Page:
Role of milk

    Now that your little one is eating three balanced meals a day, and some healthy snacks in between, the amount of milk they drink will be reduced.

    You should avoid giving cows' milk as a drink before their first birthday. SMA® PRO Follow-on Milk, suitable from six months onwards, is designed to complement the weaning diet.

    Once your baby reaches 12 months or older, their milk consumption should again reduce to around 400 ml a day. They can now have full-fat cows' milk as a drink. We recommend SMA® PRO Growing Up Milk as it is fortified with key nutrients such as iron and vitamin D.

    You’ve grown a one-year old. Nice work!

    It was only 12 months ago you were getting to grips with feeding a newborn and look at you now! You’ve navigated several weaning stages and taught your mini human to enjoy most foods, mainly by eating them (though they occasionally will treat mash like playdough and spaghetti like hair extensions).

    We'd love to hear about your weaning experience, spaghetti hair and all, so do get in touch with the SMA Careline® and share your feedback.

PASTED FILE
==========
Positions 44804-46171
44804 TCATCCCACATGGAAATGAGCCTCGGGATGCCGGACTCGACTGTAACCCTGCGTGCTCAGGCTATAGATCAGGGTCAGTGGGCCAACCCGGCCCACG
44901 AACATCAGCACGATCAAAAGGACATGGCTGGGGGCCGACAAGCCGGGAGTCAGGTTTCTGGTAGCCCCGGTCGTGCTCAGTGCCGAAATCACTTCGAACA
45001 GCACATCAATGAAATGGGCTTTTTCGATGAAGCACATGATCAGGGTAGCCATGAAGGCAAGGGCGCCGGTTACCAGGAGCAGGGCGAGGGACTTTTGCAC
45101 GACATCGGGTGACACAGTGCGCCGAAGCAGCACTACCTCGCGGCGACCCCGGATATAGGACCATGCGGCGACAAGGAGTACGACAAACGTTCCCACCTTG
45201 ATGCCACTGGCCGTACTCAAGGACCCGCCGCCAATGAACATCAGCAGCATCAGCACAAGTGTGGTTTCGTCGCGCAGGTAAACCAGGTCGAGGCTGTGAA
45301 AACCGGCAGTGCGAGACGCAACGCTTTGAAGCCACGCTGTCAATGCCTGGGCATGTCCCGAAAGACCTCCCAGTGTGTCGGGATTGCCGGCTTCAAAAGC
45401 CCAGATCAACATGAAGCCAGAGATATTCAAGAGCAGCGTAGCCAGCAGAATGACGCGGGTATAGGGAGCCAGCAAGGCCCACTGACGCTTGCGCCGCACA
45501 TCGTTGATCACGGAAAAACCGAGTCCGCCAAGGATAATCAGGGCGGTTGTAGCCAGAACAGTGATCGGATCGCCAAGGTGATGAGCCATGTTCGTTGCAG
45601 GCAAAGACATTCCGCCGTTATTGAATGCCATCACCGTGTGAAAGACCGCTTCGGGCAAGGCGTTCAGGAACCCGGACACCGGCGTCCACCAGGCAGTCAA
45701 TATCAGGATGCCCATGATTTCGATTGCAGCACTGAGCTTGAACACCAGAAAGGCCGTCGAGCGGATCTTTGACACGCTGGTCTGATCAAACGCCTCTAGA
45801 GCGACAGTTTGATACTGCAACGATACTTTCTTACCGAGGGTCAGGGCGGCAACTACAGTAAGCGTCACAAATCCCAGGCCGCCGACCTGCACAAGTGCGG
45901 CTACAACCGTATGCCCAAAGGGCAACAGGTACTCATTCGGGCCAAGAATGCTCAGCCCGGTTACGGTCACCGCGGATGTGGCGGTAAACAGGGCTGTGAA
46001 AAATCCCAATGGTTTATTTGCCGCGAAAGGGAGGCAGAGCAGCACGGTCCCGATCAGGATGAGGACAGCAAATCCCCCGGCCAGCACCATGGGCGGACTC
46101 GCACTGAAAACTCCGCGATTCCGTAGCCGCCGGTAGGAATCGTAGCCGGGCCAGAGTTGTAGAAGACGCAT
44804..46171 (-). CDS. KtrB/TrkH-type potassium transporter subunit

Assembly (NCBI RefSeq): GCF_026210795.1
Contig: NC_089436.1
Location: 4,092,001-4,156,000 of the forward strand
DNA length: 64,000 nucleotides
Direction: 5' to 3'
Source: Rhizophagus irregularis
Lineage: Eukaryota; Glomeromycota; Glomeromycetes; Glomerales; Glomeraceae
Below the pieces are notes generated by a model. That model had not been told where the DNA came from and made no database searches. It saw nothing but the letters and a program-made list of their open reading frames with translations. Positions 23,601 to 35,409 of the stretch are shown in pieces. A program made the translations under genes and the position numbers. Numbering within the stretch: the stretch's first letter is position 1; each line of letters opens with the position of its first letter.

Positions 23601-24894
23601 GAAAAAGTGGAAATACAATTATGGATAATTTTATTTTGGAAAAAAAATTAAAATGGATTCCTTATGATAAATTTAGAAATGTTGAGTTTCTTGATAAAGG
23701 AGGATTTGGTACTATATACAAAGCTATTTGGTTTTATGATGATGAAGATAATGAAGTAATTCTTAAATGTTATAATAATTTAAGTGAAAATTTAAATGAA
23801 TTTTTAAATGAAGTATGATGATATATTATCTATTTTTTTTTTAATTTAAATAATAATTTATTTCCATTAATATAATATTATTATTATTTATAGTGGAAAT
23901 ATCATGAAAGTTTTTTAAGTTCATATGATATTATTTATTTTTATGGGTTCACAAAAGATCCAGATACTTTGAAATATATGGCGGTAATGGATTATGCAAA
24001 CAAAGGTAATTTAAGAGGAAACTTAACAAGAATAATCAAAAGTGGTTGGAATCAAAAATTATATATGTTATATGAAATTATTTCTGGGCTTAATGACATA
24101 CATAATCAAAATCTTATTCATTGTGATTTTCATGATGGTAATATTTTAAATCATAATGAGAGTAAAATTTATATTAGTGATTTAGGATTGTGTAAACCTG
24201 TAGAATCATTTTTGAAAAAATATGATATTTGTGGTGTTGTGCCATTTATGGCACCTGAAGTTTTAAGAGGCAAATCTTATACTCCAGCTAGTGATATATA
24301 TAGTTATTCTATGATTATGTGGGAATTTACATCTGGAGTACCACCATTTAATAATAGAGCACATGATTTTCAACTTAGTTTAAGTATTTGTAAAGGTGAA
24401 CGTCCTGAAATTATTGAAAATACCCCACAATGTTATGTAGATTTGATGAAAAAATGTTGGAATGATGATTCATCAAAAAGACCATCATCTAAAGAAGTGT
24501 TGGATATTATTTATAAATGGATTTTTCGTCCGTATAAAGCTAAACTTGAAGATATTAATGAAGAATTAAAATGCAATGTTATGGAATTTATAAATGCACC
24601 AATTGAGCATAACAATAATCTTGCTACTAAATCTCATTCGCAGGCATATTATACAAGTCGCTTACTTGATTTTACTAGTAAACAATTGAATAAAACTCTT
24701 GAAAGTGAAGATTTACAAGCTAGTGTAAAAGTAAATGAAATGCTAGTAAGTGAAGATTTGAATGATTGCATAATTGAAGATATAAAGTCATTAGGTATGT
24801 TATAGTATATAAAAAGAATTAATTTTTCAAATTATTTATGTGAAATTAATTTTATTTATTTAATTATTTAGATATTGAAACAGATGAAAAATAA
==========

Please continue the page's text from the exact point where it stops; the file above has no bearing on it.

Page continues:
IMPORTANT NOTICE: The best way to feed a baby is to breastfeed, as breast milk provides the ideal balanced diet and protection against illness for your baby and also many non-nutritional benefits for both baby and mother. We recommend that you speak to your healthcare professional when deciding on your choice of feeding your baby. Professional guidance should also be sought on the preparation for and maintenance of breastfeeding. If you do choose to breastfeed, it's important to eat a healthy, balanced diet. Infant formula is intended to replace breast milk when mothers choose not to breastfeed or if for some reason they are unable to do so. A decision not to breastfeed, or to introduce partial bottle-feeding, will reduce the supply of breast milk. If for any reason you choose not to breastfeed, do remember that such a decision can be difficult to reverse. Using infant formula also has social and financial implications which must be considered. Infant formula should always be prepared, used and stored as instructed on the label, in order to avoid risks to a baby’s health. SMA® PRO Follow-on Milk is only suitable for babies over 6 months as part of a mixed diet. It should not be used as a substitute for breast milk during the first 6 months. The decision to start weaning or to use this product before 6 months, should be made only on the advice of a doctor, midwife, health visitor, public health nurse, dietitian or pharmacist, based on baby’s individual needs. SMA® PRO Growing Up Milk is suitable for young children from 1-3 years, as part of a healthy balanced diet and it is not a breast milk substitute. Breastfeeding should continue for as long as possible. Do not allow prolonged or frequent contact of milk with your toddler’s teeth, as this increases the risk of tooth decay. Ask your healthcare professional or dentist for advice. Never leave your toddler alone during feeding as there is a risk they might choke.